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The antidote, however, is oil taken in abundance
internally, and applied outwardly. Neither wheat
nor barley are known here, but the place abounds
in maize and rice, of which they make cakes, and
which are the common bread of the natives, and
more particularly so that called cazave^ being a
sort of cake made of the root yiica^ name, or mo-
niato. There are also a great number of cotton
trees. The arms of this city are a green cross
upon a gold ground, with a lion rampant on
each side. It was sacked in 1593 by Robert
Baal, a pirate ; in 1583, by Sir Francis Drake, 23
years from the time of its being fortified, and not
from its foundation, as according to Mr. La Ma-
tiniere ; again iti 1695, by Mr. Ducase, assisted by
the adventurers or fiibustiers, who completely pil-
laged it : but a great sensation having been caused
amongst the inhabitants at the loss of a superb se-
pulchre made of silver, in which it rvas usual on
a good Friday to deposit the eucharist, they had
the good fortune to obtain its restitution through
the interest and favour of Louis XI F. The
English, under the command of Admiral Vernon
and Sir Charles Ogle, besieged this city in 1740,
when, although its castles were destroyed, and
it was completely besieged, it would not surren-
der, being gloriously defended by the viceroy
Don Sebastian de Esiava, and Don Bias de Lezo,
who caused the English to abandon the enterprise
with precipitancy and with great loss. [For this
conduct on the part of the English, several reasons
were assigned besides the strength of the place ;
namely, the mortality among the troops, want
of skill in the commanders, and certain ditferences
between the admiral and the general. The forti-
fications which they demolished have since been
repaired.] It is the only part of all America where
there is etfective coin of a fourth part of a real in
silver. Its inhabitants amount to 9160 souls in
communion. It has been the native place of many
celebrated persons, such are,

Don Augustin Samiento de Sotomayor, of the or-
der of Santiago, viscount of Portillo.

Don Andres de la Vega, professor at Salamanca,
a famous lawyer.

Fray Carlos de Melgarejo, a religious Domini-
can, an excellent preacher, and a man of unble-
mished life.

Don Caspar de Cuba and Arce, head collegiate
of San Marcos de Lima, oidor of Chile.

Don Gonzalo de Herrera, Marquis of Villalta,
governor of Antioquia.

Don Gregorio Castellar y Mantilla, governor of
Cumana, and general of the armada of the guard
of the coasts of Cartagena.

Don Joseph de Paredes, captain of infantry,
knight of the order of Santiago.

Fray Joseph Pacheco, of the order of St. Au-
gustin, master, visitor, and vicar-general i:i his pro-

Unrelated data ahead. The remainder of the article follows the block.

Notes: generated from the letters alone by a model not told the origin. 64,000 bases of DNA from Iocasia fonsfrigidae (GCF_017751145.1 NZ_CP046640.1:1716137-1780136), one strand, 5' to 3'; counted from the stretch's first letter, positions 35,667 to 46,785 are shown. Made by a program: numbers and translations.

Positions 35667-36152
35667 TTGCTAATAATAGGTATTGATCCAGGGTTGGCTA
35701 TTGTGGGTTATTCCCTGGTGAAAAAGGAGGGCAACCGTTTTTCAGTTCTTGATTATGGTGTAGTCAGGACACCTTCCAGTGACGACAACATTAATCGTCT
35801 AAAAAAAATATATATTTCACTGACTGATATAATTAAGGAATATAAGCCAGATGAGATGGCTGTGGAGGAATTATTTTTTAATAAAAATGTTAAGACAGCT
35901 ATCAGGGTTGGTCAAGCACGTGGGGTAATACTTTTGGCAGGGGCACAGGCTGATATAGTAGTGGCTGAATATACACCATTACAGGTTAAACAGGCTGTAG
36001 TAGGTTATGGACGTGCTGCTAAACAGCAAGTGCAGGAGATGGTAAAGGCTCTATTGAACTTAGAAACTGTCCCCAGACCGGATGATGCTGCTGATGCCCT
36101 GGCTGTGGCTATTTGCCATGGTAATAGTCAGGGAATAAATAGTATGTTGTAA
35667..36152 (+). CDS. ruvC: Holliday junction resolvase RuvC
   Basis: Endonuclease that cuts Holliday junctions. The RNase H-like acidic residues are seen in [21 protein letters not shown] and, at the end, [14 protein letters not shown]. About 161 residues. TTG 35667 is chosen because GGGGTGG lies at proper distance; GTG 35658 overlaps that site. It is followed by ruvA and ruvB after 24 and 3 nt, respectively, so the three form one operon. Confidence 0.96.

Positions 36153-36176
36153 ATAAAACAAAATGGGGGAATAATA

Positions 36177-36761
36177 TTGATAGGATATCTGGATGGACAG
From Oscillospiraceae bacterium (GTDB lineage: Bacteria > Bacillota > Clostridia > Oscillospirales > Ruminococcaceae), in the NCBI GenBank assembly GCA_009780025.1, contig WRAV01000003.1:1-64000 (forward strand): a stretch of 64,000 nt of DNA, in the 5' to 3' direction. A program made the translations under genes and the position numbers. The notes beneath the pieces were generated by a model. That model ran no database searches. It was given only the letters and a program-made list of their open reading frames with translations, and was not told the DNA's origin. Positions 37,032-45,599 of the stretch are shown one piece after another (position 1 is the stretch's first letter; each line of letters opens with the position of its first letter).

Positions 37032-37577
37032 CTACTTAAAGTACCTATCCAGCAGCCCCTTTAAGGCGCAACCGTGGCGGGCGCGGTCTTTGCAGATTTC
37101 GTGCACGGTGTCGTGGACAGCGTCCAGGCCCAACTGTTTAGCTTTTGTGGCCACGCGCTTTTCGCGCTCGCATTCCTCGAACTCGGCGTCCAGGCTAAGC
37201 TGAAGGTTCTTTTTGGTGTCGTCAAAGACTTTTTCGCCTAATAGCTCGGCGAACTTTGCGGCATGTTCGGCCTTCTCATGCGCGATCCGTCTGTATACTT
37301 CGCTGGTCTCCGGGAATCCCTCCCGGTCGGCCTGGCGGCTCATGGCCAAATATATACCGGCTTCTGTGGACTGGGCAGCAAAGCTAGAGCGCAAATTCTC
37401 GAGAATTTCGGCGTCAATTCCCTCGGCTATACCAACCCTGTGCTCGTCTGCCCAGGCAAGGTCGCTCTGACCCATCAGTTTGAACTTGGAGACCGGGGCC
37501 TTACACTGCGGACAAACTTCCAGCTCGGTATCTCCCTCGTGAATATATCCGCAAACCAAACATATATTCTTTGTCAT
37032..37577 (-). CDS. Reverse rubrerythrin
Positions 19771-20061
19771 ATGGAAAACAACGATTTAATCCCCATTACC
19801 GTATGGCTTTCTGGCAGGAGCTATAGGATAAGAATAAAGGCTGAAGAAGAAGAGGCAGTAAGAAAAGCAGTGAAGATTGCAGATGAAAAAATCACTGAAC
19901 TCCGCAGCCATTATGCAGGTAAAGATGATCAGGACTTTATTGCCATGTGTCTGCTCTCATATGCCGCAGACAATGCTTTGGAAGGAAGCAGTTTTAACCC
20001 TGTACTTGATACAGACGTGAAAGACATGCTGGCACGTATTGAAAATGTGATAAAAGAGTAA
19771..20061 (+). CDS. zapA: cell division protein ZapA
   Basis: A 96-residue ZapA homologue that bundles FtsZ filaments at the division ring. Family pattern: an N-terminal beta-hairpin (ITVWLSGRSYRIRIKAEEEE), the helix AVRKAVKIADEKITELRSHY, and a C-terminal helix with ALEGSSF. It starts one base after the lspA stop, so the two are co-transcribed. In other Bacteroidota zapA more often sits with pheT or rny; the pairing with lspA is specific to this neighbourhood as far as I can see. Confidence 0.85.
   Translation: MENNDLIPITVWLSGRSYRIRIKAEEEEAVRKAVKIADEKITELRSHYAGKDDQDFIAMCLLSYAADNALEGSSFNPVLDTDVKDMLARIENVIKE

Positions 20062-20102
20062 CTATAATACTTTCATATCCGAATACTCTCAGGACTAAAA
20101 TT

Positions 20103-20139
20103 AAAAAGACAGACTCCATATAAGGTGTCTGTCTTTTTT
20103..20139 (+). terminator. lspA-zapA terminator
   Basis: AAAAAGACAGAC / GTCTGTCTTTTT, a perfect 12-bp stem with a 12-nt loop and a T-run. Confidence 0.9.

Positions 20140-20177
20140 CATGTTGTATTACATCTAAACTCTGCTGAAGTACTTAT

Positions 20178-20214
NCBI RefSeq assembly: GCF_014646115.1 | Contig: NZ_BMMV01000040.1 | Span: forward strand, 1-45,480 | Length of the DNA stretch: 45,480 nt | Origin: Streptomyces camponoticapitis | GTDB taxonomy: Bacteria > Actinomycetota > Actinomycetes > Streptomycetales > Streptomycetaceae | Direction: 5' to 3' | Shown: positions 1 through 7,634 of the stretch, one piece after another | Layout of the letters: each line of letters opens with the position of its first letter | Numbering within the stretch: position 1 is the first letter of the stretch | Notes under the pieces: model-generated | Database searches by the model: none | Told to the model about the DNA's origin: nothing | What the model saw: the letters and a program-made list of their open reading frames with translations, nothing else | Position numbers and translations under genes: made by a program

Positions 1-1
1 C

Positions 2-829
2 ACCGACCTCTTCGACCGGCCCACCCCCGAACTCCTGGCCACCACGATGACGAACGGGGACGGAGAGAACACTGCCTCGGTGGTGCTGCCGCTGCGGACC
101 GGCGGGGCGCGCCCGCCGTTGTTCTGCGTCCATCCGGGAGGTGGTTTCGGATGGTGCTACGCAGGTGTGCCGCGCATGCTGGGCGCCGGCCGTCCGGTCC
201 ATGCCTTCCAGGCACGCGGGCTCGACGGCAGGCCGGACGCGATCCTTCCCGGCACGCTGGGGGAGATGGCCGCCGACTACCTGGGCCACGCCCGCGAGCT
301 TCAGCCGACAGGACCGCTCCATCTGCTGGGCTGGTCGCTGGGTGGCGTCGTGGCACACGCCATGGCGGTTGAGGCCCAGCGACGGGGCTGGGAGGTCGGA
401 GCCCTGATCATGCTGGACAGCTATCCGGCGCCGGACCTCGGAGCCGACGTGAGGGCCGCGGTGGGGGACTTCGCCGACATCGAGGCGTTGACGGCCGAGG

vince of the Nuevo Reyno.

The Father Joseph de Urbina, of the extin-
guished company, rector of the college of Santa

Don.Iuan Fernandez Rosillo, dean of the church
of his country, bishop of V^erapez and of Mecho-
acan .

Fray Juan Pereyra, a religious Dominican.

Don Lope Duke Estrada, kiiight of the order of

It is in long. 75° 24' and lat. 10° 25' n. [For
account of the present revolutions, see Vene-

Bishops who have presided in Cartagena.

1. Don Fray Tomas del Toro, a monk of the
order of St. Domingo, elected the . first bishop in
1532; but being at Talavera, his country, at the
time, he unfortunately died before he was conse-

2. Don Fray Geronimo de Loaisa, a Dominican
monk, renowned for his virtue and talent, and for
his experience in Indian affairs ; he was elected in
the room of the former, was consecrated at Valla-
dolid, and there he erected the church into a ca-
thedral in 1538, the same year in which he entered
Cartagena ; from hence he was promoted to the
archbishopric of Lima in 1542.

3. Don Fray Francisco de Santa Maria y Bena-
vides, of the order of St. Gerome, of the illustrious
family of the Marquises of Fromesta ; serving at
that time the Emperor in Flanders, he took to a
religious life, and was elected bishop of Cartagena
in 1543. The city, in his time, was plundered by
two pirates, lieaded by the Spanisli pilot Alonso
Vexines, who cominitted thisactout of revenge for
a flogging he had received ; they also ill-treated
the venerable prelate, who had the additional griev-
ance, in the year L551, of witnessing the city in
flames. In 1554 he was promoted to the church
of Modonedo in Galicia, and was succeeded in
Cartagena by,

4. Don Fray Gregorio de Beteta, a Dominican
monk, brought up in the convent of Salamanca, and
one of the twenty who went to the Nuevo Reyno
de Gratiada, from whence he passed over to Mex-
ico to convert the Indians, and afterwards with
the same object to the provinces of Santa Marta,
Uraba, ami Cartagena ; and being teacher ami
curate in one of his settlements, he received the
order of presentation to this bishopric in 1555 ;
although he endeavoured to decline the dignify,

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